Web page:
1887

OECD Economics Department Working Papers

Working papers from the Economics Department of the OECD that cover the full range of the Department’s work including the economic situation, policy analysis and projections; fiscal policy, public expenditure and taxation; and structural issues including ageing, growth and productivity, migration, environment, human capital, housing, trade and investment, labour markets, regulatory reform, competition, health, and other issues.

The views expressed in these papers are those of the author(s) and do not necessarily reflect those of the OECD or of the governments of its member countries.

English, French

Resource curse in oil exporting countries

This paper provides a comprehensive analysis of the “resource curse” phenomenon, i.e. the negative impact of oil abundance on long-term economic growth, for a set of oil exporting countries. It distinguishes between two potential drivers of resource courses: oil dependence and oil price volatility, and it investigates whether the resource curse depends on a country’s institutional and macroeconomic environment. The empirical analysis relies on a panel of 24 oil exporters between 1982 and 2012 and an error correction model. The paper provides robust evidence in favour of the resource curse hypothesis, and there is no evidence that higher quality institutions could mitigate the curse. Oil price shocks appear to have an asymmetric impact in the short run: the growth effect is positive when oil prices rise, while no statistically significant effect is observed when they fall. There is also indirect evidence that the impact of an oil price shock is partly offset by fiscal policies, particularly in countries with high oil dependence. In the long run, oil price volatility does not appear to have a statistically significant impact on GDP. Finally, exchange rate regimes seem to play a role: countries allowing their currencies to float seem to gain from positive oil price shocks in the short run, but in the long run a fixed exchange rate regime is associated with higher GDP, probably owing to active stabilisation by sovereign wealth funds.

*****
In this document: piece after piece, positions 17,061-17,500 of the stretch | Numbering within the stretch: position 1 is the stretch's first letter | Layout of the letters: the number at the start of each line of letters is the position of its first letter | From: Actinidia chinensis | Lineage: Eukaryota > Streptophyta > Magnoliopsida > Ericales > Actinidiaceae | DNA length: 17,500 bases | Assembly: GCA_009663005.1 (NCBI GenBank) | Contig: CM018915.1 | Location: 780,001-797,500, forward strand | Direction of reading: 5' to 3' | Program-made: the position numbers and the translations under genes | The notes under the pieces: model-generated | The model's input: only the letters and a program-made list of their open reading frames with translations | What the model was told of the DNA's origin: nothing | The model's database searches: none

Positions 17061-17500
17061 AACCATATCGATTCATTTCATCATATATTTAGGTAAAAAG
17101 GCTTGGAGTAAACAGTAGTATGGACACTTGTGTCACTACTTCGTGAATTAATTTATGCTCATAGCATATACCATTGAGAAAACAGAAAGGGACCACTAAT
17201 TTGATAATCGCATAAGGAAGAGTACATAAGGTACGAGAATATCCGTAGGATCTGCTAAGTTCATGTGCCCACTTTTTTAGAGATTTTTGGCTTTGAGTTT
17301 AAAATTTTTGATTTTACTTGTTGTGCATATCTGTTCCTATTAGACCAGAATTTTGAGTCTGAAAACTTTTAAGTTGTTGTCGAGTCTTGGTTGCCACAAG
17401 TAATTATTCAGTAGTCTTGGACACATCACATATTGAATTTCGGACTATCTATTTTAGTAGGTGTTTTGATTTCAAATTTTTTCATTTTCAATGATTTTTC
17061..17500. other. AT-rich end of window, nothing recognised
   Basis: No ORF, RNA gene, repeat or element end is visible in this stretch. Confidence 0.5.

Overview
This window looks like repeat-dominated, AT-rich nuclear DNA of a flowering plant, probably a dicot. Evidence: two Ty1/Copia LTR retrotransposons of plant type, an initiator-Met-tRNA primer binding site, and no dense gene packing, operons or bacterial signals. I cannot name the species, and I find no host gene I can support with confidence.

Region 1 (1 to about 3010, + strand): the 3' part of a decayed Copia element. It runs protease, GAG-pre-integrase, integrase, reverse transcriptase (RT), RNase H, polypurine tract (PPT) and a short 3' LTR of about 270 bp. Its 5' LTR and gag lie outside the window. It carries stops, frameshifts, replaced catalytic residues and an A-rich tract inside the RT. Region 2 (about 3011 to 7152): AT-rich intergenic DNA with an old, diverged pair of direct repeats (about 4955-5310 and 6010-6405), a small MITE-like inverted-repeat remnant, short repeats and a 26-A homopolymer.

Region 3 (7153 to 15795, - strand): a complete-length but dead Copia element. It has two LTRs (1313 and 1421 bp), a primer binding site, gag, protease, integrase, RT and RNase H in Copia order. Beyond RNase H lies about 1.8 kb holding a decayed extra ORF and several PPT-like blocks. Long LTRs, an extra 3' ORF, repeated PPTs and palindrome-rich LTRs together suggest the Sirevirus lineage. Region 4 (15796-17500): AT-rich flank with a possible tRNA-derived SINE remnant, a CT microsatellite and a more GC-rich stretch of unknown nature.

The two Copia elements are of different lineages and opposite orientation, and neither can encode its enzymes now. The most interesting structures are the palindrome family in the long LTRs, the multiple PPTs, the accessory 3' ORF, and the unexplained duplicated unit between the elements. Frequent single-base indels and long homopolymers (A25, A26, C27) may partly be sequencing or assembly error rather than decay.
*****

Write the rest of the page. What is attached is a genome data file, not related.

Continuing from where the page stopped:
English

Keywords: oil price shocks, resource curse, exchange rate, institutions, oil dependence
JEL: E02: Macroeconomics and Monetary Economics / General / Institutions and the Macroeconomy; K00: Law and Economics / General / Law and Economics: General; Q32: Agricultural and Natural Resource Economics; Environmental and Ecological Economics / Nonrenewable Resources and Conservation / Exhaustible Resources and Economic Development
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